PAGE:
Next year, these funds are projected to drop more than $600,000, according to budget documents.

That's mostly because people are choosing cheaper cable packages or canceling service altogether, Schrier said.

Instead of continuing to pay most of SCAN's budget, the idea on the table is now this: Put the contract out to bid. And whoever wins will get $100,000 in operating funds from the city for the next two years. SCAN would be welcome to bid, Schrier said.

Dian Ferguson, executive director of SCAN, called the offer "insulting."

"We know that we could not do what we're doing for $100,000," she said.

SCAN's budget for 2010 is about $900,000. With 15 paid staffers, more than half goes to payroll. Only a fraction, $14,000, comes from donations. Without city funds, SCAN would likely shut down, she said.

"To us, (the proposal) is a statement of saying, 'We don't want you,' " she said.

Ferguson added it's unfair that SCAN is basically getting eliminated when the Seattle Channel, which broadcasts more government-related programming, is taking a much smaller cut.

For Nelson, 68, and Johnson, 63, "A Psychic Speaks," they said, has been their way of giving back to the community.

"Like one person told me, we're cheaper than a psychiatrist," Nelson said.

Off camera, Nelson, a grandmother, who cleaned houses most of her life, is creating a dating website called www.soulpick.com. Johnson is a retired teacher who taught art in the Seattle school district.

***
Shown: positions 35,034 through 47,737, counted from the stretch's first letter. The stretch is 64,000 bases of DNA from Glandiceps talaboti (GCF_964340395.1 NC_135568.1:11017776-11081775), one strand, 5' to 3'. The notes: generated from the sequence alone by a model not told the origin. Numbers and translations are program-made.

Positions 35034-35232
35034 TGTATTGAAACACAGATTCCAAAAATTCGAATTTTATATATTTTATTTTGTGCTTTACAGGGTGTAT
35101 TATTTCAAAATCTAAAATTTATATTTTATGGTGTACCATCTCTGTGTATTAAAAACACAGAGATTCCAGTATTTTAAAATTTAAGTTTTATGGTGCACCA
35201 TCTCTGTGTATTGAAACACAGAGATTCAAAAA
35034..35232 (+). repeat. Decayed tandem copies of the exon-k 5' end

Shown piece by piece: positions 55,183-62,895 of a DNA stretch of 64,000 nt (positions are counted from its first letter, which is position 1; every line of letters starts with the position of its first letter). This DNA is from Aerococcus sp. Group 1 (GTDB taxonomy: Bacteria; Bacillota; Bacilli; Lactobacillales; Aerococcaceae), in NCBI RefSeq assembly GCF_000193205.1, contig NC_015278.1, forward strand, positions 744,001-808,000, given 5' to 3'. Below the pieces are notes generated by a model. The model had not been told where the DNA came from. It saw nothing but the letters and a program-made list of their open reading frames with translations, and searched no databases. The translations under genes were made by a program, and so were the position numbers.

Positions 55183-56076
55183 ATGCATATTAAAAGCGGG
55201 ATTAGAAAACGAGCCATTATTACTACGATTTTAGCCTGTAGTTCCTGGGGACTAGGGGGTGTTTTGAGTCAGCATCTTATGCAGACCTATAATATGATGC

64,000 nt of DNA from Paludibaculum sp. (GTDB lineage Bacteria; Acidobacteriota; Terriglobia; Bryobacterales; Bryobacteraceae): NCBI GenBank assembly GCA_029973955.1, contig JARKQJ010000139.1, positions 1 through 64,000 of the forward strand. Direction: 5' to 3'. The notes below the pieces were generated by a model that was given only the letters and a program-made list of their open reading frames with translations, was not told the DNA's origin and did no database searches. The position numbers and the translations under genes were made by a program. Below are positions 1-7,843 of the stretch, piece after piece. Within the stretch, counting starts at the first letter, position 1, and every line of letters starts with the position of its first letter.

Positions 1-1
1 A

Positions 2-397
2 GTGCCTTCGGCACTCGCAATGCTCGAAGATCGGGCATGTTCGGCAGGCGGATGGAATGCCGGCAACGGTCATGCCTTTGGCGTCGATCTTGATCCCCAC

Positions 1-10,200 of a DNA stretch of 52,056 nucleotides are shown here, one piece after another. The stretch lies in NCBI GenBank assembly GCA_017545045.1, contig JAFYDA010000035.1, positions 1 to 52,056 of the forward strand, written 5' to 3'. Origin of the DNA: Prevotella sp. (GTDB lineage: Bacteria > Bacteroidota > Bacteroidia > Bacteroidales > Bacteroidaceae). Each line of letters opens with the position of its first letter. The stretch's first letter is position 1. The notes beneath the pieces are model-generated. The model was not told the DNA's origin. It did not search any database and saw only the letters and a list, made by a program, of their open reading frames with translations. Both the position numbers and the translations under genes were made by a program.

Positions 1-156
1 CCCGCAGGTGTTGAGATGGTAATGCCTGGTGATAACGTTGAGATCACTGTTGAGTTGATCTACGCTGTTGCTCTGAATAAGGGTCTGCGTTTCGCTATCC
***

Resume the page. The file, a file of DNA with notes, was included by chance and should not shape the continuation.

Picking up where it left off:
The longtime friends said they've known since early on that they were clairvoyant, because of an indisputable "intuitive voice." But they didn't tap into their talents until later in life.

Nelson started learning about handwriting analysis and numerology — the belief that numbers, such as birth dates, influence life. Johnson learned tarot cards and palm reading.

In 2002, a mutual friend wanted to launch a show about psychics with Johnson as the moderator and Nelson as the first guest, Nelson said.

"They put us in an empty room with a table and a chair and they said 'Talk,' " she said.

But Johnson got stage fright on-air and blanked, so Nelson swooped in. "I have a big mouth, so I just started talking," Nelson said. After Johnson recovered, the duo decided to go forth as a team.

The show airs every other Tuesday out of SCAN's Greenwood studio on North 98th Street. Most of the crew are volunteers. As such, technical glitches are bound to occur. Last week, ear-piercing microphone feedback blasted through the airwaves, prompting some callers to hang up. But the hosts played it off.

Humor takes center stage. When callers ask questions like, "Am I going to have a heart attack?" Their answer: "I don't know! Go to the doctor."

Callers first phone in with their month and date of birth. Then the predictions flow.

"This year is not a year for you," Nelson said to a 58-year-old woman without hesitation. "If you're not in a romance and you want a romance, wait ... because next year, it won't last."

"I see a lot of victory coming around you," Johnson chimed in.

"Let go of past relationships," added Marcia Moonstar, the guest astrologer.

During the broadcast, Johnson took a rare moment of seriousness to address the budget crisis and maintaining a public-access channel.

"Where else can people like us have a show?" Johnson asked. "We hope our station keeps going forth."

"That's right," added Nelson. "Keep grandma out of the casino!"

article originally published at Seattle Times.

The media's job is to interest the public in the public interest. -John Dewey